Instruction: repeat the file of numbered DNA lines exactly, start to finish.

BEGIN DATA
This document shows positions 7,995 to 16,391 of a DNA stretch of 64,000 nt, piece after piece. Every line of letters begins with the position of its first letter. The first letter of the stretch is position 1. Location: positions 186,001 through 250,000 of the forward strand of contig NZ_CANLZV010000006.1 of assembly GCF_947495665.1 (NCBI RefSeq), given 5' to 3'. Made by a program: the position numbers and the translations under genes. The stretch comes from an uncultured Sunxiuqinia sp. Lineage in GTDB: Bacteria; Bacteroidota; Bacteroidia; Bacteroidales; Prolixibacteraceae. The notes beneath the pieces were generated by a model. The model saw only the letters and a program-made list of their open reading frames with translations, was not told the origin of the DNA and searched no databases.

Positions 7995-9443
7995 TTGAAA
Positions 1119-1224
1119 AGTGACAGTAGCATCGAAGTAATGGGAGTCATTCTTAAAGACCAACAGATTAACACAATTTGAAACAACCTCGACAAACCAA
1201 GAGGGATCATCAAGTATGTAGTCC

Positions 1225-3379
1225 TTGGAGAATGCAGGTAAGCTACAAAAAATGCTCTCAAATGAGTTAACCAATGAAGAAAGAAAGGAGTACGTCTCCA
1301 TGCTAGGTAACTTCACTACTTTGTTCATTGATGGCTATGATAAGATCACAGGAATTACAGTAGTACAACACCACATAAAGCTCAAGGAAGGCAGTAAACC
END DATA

This document shows positions 7,995 to 16,391 of a DNA stretch of 64,000 nt, piece after piece. Every line of letters begins with the position of its first letter. The first letter of the stretch is position 1. Location: positions 186,001 through 250,000 of the forward strand of contig NZ_CANLZV010000006.1 of assembly GCF_947495665.1 (NCBI RefSeq), given 5' to 3'. Made by a program: the position numbers and the translations under genes. The stretch comes from an uncultured Sunxiuqinia sp. Lineage in GTDB: Bacteria; Bacteroidota; Bacteroidia; Bacteroidales; Prolixibacteraceae. The notes beneath the pieces were generated by a model. The model saw only the letters and a program-made list of their open reading frames with translations, was not told the origin of the DNA and searched no databases.

Positions 7995-9443
7995 TTGAAA
Positions 1119-1224
1119 AGTGACAGTAGCATCGAAGTAATGGGAGTCATTCTTAAAGACCAACAGATTAACACAATTTGAAACAACCTCGACAAACCAA
1201 GAGGGATCATCAAGTATGTAGTCC

Positions 1225-3379
1225 TTGGAGAATGCAGGTAAGCTACAAAAAATGCTCTCAAATGAGTTAACCAATGAAGAAAGAAAGGAGTACGTCTCCA
1301 TGCTAGGTAACTTCACTACTTTGTTCATTGATGGCTATGATAAGATCACAGGAATTACAGTAGTACAACACCACATAAAGCTCAAGGAAGGCAGTAAACC